We need to establish who are the real owners of the software produced by people receiving government grants. There is a very well established precedent in the computer industry that requires any employee of a commercial company to sign over the rights to any intellectual property he or she creates while on company time, or when using company resources. I don't hear too much complaining about that requirement, it is almost routine in most employment contracts. People in the academic world, however, seem to view the work they do as "their own" work, yet it is paid for by my taxes. I am their employer, they should follow the clear precedent set by almost all other organizations, and turn their work over to me and the rest of the owners; we own their work because we finance their activities.
The employees of the goverenment agency that bestows the grant are also MY employees, but I have tacitly given them the right to represent my interests in these matters. The license to apply to government funded software should be defined by some qualified government agency. The authority we have granted to these agencies includes the right to collect - or not collect - money or ongoing fees from any entity that wants to use the results of that work. There is no obligation on the part of the government to give away any of the intellectual property it funded; their obligation is to represent the taxpayers best interest as they view the issues. I don't want enemies of the United States to benefit from my tax dollars, so I'd rather allow the agency in charge of the grant to use their best judgement to control the release of that IP.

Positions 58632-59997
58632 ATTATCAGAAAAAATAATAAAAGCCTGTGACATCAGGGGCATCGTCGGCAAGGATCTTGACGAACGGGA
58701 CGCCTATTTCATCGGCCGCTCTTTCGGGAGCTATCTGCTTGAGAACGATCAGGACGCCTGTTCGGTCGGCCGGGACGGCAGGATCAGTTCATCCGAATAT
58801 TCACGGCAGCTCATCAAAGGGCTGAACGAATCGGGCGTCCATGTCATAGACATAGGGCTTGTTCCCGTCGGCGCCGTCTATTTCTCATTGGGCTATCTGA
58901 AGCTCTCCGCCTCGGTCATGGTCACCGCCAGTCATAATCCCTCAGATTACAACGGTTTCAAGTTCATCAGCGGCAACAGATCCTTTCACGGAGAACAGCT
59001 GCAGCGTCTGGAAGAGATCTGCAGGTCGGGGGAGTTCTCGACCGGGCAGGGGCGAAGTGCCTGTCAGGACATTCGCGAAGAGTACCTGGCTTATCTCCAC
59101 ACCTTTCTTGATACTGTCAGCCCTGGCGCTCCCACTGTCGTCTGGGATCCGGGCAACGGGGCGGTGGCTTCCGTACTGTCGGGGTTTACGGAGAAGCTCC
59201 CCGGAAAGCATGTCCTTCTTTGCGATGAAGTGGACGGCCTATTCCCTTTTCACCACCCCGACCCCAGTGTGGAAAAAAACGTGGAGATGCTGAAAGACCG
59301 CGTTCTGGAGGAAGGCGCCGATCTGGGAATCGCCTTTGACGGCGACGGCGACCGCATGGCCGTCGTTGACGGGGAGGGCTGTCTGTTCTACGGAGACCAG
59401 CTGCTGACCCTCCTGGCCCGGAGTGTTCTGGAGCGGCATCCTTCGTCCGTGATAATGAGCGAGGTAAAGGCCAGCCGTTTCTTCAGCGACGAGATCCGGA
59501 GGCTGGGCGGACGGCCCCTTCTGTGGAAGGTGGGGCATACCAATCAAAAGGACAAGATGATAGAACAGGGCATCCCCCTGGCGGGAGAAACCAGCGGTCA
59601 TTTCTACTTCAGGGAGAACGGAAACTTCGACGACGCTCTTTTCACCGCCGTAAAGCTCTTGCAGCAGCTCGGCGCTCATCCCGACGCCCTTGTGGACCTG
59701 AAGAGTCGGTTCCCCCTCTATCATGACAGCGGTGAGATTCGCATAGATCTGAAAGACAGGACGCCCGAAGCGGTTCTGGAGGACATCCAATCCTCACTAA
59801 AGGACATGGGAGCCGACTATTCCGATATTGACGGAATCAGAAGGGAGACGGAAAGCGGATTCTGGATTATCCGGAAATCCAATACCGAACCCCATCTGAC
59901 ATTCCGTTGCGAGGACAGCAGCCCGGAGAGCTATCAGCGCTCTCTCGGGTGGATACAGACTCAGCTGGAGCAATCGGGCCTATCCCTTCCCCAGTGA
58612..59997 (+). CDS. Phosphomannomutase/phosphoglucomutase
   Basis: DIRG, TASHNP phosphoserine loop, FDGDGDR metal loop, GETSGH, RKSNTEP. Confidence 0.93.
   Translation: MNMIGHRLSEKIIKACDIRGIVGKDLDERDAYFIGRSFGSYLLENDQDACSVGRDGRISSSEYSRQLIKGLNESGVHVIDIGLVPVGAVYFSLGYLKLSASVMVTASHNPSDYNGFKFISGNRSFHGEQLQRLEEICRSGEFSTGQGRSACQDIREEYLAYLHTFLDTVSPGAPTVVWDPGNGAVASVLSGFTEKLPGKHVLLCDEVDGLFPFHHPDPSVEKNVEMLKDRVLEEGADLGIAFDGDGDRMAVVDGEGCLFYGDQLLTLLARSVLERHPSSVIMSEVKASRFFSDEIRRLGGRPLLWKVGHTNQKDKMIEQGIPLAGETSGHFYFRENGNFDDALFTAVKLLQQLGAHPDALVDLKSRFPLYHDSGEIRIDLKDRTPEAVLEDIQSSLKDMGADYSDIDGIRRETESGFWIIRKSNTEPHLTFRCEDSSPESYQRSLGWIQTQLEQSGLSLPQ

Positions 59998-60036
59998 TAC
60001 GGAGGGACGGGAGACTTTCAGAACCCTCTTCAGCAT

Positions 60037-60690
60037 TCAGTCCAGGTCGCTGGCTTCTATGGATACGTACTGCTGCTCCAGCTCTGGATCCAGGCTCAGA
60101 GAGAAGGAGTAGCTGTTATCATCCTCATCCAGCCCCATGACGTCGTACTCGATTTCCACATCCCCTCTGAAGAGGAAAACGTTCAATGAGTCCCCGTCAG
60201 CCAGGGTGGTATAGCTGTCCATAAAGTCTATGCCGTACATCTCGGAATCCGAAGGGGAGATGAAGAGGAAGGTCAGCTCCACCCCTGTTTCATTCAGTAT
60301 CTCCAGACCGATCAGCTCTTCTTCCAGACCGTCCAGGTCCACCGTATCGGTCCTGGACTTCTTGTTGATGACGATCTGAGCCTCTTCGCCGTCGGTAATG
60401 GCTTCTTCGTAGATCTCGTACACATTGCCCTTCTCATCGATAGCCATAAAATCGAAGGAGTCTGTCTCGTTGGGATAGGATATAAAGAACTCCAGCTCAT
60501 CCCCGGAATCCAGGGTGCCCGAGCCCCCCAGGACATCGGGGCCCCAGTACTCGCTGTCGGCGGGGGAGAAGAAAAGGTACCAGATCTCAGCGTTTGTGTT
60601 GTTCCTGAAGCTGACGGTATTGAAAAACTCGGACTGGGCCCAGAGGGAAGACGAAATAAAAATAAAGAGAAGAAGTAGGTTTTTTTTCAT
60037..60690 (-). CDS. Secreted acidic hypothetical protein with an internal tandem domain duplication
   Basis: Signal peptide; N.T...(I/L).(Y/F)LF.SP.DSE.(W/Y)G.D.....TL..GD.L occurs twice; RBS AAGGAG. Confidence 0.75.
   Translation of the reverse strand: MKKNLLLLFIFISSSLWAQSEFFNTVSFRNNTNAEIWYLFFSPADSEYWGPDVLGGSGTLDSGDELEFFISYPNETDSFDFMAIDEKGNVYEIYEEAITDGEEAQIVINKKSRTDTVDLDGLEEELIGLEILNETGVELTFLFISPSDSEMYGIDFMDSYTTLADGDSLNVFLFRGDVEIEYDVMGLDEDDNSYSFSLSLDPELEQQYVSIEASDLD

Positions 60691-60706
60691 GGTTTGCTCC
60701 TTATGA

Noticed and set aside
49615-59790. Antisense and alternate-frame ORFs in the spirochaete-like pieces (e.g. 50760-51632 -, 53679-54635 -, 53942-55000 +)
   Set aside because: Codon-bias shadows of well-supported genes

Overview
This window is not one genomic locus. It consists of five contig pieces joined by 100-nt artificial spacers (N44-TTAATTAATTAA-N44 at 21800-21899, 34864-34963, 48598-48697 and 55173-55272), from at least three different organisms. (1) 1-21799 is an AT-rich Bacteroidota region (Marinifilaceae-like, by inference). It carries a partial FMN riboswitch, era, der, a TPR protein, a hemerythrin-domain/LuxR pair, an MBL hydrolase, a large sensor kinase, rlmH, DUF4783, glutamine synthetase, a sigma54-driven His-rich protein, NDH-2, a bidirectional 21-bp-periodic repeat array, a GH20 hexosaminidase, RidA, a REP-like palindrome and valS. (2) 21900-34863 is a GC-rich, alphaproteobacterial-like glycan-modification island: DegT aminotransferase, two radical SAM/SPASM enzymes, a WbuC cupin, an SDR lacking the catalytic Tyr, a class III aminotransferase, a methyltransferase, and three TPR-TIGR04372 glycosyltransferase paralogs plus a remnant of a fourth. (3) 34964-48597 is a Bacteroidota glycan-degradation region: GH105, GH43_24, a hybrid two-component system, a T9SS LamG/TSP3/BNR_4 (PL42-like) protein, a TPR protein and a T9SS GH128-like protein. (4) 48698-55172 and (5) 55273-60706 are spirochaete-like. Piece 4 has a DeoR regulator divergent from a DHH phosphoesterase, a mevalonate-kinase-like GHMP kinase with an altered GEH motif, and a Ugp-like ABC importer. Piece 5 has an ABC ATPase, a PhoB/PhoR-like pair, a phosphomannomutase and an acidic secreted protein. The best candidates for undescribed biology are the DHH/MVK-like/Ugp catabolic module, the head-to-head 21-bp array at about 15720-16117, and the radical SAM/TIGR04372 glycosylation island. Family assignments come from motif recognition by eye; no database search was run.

If researchers want to use proprietary software in their projects, and if they want to use government money to pay for it, then they should go through the appropriate government agency and present their case. If they want to mix work from private and government funding, then they have the obligation to keep the intellectual property separated by owner unless the government agency that funded their project sees fit to allow them to grant private entities beneficial access to that IP. We are a representative democracy, and we need to have faith in the organizations we put in place to administer our affairs.